BANGKOK — Thailand and China will soon implement visa-free entry for each other’s citizens, Thai Prime Minister Srettha Thavisin said Tuesday, Jan. 2, 2024.
Chinese nationals will be granted visa-free entry on a permanent basis beginning March 1, Srettha said after his Cabinet’s weekly meeting. Chinese visitors have been allowed visa-free entry since September last year, but the privilege was due to expire on Feb. 29.
Thailand’s visa-exemption policy aims to give a boost to the country’s tourism industry, which was badly damaged by the coronavirus pandemic. The country received about 40 million visitors in 2019, and the government estimated they spent 1.9 trillion baht ($53.2 billion) — an amount that plummeted by more than 99 percent by 2021, according to data from the Ministry of Tourism and Sports.
China is a major source of tourists to Thailand, with almost 11 million visitors in 2019, accounting for 27.6 percent of all arrivals that year before the pandemic devastated the tourist market.
Last year, Thailand saw 28 million foreign tourist arrivals, including 3.4 million from China. Chinese visitors ranked second to Malaysia, which accounted for about 4.4 million visitors.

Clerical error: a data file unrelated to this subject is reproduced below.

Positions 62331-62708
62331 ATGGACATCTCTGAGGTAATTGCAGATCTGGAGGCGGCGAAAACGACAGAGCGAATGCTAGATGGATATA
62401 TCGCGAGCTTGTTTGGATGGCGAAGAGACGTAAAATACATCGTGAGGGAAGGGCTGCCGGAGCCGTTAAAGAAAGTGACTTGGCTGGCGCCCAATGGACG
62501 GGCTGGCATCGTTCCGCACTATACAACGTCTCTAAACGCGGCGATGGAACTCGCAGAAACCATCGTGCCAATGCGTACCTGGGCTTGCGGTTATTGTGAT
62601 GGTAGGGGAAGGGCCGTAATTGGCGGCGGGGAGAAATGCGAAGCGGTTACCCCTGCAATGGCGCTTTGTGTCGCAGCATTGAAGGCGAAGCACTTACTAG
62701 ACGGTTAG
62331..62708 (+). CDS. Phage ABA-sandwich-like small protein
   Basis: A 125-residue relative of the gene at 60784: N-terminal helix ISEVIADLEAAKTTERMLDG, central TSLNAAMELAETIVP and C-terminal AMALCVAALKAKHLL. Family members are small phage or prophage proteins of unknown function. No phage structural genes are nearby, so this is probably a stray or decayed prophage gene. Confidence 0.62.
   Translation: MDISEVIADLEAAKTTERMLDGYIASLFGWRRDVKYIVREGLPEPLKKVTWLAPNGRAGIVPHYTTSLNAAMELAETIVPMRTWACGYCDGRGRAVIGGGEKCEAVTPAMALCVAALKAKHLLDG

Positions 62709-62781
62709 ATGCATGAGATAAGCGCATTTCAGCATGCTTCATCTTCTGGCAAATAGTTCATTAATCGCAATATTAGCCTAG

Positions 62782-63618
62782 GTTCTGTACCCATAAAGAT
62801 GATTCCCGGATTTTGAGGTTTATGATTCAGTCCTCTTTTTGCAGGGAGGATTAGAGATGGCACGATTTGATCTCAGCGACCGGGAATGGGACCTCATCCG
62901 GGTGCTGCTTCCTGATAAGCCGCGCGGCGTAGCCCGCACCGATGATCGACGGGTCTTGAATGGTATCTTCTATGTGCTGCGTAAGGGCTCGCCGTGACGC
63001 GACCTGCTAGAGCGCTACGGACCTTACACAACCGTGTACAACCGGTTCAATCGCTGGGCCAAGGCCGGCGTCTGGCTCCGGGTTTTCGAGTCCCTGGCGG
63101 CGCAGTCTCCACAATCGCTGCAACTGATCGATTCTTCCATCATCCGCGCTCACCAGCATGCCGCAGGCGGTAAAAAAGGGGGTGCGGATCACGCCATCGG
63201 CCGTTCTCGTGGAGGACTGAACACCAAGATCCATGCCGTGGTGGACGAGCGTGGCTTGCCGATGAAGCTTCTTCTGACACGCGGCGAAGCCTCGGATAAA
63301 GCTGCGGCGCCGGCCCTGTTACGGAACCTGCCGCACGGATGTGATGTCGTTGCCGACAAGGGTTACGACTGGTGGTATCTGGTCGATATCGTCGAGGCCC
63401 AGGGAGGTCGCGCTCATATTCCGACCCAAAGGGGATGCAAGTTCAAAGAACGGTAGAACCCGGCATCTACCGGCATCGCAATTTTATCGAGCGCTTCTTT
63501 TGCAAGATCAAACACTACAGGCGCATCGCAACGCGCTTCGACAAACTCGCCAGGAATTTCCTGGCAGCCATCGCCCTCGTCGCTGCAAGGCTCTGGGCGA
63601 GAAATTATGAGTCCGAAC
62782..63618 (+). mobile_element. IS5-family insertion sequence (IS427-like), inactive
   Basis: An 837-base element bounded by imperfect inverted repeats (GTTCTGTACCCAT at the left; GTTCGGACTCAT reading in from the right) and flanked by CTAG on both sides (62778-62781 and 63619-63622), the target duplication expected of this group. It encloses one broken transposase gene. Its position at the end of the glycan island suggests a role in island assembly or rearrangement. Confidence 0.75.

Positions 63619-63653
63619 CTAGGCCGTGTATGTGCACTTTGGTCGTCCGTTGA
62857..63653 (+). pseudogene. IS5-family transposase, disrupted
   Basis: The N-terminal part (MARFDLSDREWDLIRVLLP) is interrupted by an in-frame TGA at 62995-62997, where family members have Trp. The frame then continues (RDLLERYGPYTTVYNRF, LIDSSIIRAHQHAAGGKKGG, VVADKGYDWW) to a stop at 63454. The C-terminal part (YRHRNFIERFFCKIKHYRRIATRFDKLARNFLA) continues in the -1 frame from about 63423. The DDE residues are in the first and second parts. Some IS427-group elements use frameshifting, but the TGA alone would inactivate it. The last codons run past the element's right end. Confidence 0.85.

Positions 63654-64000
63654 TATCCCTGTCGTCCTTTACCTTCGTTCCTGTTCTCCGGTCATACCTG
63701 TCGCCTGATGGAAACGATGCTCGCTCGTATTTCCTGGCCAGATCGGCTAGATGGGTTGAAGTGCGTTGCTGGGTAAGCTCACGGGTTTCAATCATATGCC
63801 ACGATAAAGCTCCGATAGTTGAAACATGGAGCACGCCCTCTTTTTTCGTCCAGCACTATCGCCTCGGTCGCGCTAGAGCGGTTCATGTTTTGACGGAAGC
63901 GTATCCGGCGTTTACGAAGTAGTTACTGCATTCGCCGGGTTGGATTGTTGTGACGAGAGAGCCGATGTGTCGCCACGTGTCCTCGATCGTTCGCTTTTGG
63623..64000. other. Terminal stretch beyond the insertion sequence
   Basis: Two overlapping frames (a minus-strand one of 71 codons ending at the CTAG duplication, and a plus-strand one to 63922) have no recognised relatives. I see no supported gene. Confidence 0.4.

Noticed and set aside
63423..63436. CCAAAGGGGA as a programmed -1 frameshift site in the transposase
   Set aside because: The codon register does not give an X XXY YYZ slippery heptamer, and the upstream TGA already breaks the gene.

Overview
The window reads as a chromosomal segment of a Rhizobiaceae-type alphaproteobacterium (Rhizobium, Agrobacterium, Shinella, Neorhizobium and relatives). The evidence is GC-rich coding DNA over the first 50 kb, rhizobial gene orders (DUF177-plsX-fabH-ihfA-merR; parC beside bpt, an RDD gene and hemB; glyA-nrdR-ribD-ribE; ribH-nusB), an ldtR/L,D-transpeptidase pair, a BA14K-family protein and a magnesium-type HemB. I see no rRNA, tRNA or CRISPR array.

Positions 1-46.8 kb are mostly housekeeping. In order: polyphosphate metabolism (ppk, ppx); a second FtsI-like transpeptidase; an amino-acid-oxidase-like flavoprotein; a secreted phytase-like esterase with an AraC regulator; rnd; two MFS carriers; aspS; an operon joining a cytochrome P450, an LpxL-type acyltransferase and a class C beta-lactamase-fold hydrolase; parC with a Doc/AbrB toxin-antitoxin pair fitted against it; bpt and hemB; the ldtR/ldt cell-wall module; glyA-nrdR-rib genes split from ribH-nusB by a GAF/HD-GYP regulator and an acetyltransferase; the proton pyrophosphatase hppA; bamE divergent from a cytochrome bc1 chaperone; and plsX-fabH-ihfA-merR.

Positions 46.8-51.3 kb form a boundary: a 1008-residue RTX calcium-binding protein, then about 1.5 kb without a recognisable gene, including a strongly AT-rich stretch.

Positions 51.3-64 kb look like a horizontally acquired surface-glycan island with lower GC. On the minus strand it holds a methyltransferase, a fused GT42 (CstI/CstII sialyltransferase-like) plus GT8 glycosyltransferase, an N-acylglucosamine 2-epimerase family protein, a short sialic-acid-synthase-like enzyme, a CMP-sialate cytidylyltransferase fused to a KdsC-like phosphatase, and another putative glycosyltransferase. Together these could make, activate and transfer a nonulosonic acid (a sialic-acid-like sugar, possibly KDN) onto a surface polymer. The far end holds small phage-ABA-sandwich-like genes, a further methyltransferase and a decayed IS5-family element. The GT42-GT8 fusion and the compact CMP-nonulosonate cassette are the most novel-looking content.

Tuesday’s decision to grant Chinese citizens permanent visa-free privileges was made after negotiations between Bangkok and Beijing, Srettha said. He said China agreed to extend visa-free entry to Thai visitors in exchange for allowing Chinese nationals the permanent visa exemption.
In Beijing, Foreign Ministry spokesperson Wang Wenbin said China welcomed the Thai move, saying it was in the fundamental interest of the two countries.
“The competent authorities of both sides are currently in close communication on the specific matter, and we look forward to the relevant arrangements coming into effect as soon as possible,” he said.
According to the Bangkok Post online, Thai Foreign Minister Parnpree Bahiddha-Nukara said he will travel to China by early February to sign the agreement for mutual visa-free entry.